The iPhone 15: Does it Support eSIM? What You Should Understand

Many people have expressed an interest in purchasing an iPhone 15 or iPhone 15 Pro when they were available. Like the iPhone 14, the iPhone 15 range is only available with eSIM, which means that a real SIM card is not used.

While some people find this complicated, activating it is actually simpler. Therefore, we can answer any questions you may have concerning eSIM and how it functions with the iPhone 15 and iPhone 15 Pro.

What Does the iPhone 15’s eSIM Mean?


eSIM, which you install on your device, is a virtual SIM card as opposed to an actual SIM card. Your carrier will provide you with an eSIM code rather than a real SIM card to insert into your phone. To activate eSIM on your iPhone, you just need to scan that code.

When you do this, your phone will instantly be connected to the new network. Due to the iPhone 15’s support for dual eSIM, this is also useful for travellers from other countries. You can therefore use a variety of carriers from other nations to guarantee the greatest service.

How to Set Up eSIM on an iPhone 15?


It’s rather simple to set up your iPhone 15 if you’ve never used an eSIM before. eSIM is supported by numerous smaller carriers as well as the majority of big US networks.

Go to Settings > Cellular > Add eSIM on your iPhone 15 to enable eSIM. You might be able to transfer service from your old iPhone to your new one using Apple’s eSIM Quick Transfer feature if you already have eSIM on your current iPhone.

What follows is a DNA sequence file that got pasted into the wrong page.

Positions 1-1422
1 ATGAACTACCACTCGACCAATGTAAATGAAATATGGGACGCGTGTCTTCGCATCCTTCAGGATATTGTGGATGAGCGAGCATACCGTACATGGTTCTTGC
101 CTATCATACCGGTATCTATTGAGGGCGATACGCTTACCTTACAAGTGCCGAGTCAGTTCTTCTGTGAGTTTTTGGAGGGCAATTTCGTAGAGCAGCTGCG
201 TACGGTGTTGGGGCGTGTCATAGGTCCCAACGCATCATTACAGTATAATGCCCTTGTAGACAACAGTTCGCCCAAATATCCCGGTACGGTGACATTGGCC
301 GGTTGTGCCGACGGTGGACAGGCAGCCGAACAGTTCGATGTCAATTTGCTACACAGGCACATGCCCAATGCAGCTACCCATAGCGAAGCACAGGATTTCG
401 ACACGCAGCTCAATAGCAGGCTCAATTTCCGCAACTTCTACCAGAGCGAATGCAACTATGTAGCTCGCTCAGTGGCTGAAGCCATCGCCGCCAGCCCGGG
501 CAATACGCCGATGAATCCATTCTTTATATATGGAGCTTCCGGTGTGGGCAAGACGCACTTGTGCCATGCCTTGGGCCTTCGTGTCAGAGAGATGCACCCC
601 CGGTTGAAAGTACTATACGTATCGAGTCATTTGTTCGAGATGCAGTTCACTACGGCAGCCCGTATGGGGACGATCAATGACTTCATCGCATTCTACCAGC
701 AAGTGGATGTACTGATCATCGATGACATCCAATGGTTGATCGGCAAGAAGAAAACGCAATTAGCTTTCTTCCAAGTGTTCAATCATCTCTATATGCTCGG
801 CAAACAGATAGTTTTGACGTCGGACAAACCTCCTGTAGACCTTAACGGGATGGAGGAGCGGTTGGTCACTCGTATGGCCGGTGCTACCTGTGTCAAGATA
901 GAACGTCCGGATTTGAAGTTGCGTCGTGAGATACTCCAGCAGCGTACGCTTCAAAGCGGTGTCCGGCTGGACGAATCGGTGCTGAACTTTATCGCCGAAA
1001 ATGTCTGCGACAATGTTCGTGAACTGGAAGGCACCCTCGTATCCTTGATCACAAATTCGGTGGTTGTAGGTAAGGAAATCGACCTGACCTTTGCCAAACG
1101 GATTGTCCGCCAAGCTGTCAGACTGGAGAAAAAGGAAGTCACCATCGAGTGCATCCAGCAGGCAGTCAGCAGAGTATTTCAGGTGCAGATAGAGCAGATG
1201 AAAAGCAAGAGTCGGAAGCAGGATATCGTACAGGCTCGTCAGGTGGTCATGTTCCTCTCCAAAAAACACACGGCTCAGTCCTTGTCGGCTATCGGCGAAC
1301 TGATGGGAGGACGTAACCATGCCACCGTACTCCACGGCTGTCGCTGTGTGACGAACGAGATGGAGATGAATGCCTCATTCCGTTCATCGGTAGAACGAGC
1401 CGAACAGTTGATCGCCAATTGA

You might need to start over with a new eSIM or speak with your carrier for other choices if you’ve been using eSIM on an Android device or if your carrier doesn’t support eSIM Quick Transfer.
To scan a QR code issued by your carrier (contact your carrier to receive one), all you need is a current device that supports eSIM. This code must be scanned in order for your iPhone to start the eSIM setup process.

The iPhone 15 is still an eSIM-only device

Similar to the iPhone 14 series, the iPhone 15 and upcoming iPhone models will probably only be sold in the US with eSIM. This is an important modification because it does away with the requirement for real SIM cards and enables the addition of several virtual SIM cards to a single device, making it more practical for foreign travellers. Future iPhones are predicted to maintain this change.

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